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The Future of Home Building and Residential Construction

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Photo courtesy EEBA

The Energy & Environmental Building Alliance (EEBA) Academy has released a new training course for those interested in pursuing a Net Zero Carbon Building Professional Designation. This designation will cover the compelling trends in codes, standards, and voluntary programs that will drive interest and future requirements for accounting of both the operational and embodied carbon of the materials and processes used in building new homes.

Participants will learn the essentials of the latest carbon accounting tools and how they can be used to help design homes by selecting materials and methods that optimize the carbon implications of the building over the next 20 to 30 years.

Case studies will be reviewed for different climate zones and house styles to demonstrate the impact that cost-effective and low-carbon decisions can have. These lessons could also be applied to major renovation projects as well.

Net Zero Carbon Designation Goals

The importance behind achieving net zero is obvious. According to the United Nations intergovernmental panel on climate change's 2018 report, the built environment accounts for 40% of Green House Gas (GHG) emissions and to stay within 1.5°C warming GHGs need to be cut 45% by 2030, compared with 2010 levels, and reach net zero emissions by 2050. Without decisive action, building materials used in new construction in cities across the globe will generate 100 gigatons of embodied carbon by 2050.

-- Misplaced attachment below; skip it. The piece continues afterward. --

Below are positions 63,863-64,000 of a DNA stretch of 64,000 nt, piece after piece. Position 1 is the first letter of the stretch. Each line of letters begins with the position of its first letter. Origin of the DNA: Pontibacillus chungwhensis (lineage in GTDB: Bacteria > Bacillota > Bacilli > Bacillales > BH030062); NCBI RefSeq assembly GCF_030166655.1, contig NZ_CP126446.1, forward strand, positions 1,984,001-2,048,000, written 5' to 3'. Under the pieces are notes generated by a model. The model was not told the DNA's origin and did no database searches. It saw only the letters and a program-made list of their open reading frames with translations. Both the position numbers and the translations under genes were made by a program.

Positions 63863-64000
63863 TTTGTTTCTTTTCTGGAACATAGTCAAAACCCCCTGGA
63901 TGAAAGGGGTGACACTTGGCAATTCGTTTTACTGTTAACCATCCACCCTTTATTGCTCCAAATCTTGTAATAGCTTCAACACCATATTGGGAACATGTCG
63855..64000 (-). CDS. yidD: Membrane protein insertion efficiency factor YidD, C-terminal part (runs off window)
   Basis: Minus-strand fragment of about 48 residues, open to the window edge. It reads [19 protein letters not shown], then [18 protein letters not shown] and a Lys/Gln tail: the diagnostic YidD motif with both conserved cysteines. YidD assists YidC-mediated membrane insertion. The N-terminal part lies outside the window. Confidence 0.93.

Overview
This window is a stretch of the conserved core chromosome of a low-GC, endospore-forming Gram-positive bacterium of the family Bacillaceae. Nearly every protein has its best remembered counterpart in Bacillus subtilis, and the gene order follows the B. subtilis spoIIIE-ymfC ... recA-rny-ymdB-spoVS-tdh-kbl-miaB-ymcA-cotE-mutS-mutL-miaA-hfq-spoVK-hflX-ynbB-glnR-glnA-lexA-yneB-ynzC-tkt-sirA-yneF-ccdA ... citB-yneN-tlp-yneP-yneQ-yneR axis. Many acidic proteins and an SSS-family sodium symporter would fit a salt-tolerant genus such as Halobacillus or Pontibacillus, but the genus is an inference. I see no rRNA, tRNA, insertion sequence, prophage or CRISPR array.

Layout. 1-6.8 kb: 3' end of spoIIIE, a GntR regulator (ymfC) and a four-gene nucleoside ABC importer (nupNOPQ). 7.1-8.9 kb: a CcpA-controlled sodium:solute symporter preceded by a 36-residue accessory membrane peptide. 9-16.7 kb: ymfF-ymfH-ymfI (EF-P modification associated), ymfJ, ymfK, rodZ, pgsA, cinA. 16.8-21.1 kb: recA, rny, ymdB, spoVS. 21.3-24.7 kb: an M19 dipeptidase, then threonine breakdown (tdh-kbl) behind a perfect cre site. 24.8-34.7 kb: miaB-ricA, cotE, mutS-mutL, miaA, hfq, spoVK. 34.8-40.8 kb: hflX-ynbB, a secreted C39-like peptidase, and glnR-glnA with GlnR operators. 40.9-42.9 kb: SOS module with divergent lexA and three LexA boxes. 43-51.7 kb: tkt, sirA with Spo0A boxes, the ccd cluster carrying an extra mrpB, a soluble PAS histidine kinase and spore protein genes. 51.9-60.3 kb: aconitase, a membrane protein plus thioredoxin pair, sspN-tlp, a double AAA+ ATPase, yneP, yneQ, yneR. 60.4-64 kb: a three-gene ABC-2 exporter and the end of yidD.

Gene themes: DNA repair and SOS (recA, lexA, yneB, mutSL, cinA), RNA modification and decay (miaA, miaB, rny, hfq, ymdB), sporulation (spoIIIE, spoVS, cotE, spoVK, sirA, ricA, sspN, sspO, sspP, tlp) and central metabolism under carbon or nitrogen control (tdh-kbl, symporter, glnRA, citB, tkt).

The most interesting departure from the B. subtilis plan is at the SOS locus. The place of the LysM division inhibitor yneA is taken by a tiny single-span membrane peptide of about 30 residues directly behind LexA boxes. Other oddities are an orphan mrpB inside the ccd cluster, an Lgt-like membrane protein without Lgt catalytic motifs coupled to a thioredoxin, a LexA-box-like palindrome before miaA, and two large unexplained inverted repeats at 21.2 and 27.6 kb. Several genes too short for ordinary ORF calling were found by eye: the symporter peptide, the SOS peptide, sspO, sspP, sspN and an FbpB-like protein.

The objective of this designation is to empower designers, builders, and building industry supply partners, to make practical and low-cost choices that reduce the overall carbon footprint of new home construction.

Upon the completion of the designation, participants will:

  • Understand embodied and operational carbon and their significance in the decisions the construction industry makes in high performance homes;
  • Learn to evaluate and decide which carbon accounting tool they want to use;
  • Be familiar with the carbon footprint of common building materials as part of the decision matrix for choosing products that improve the health, safety, comfort, durability, energy efficiency and sustainability of homes;
  • Develop short and long term goals to reduce carbon emissions in a cost effective manner.

Those interested in joining the EEBA Academy and taking the course, to obtain the designation, can go to www.eeba.org/designations/net-zero-carbon. EEBA invites all Zero Energy builders, designers, architects, developers, and owners to join and continue learning and sharing information. For questions regarding the EEBA Academy or other media inquiries, contact gabrielle@eeba.org

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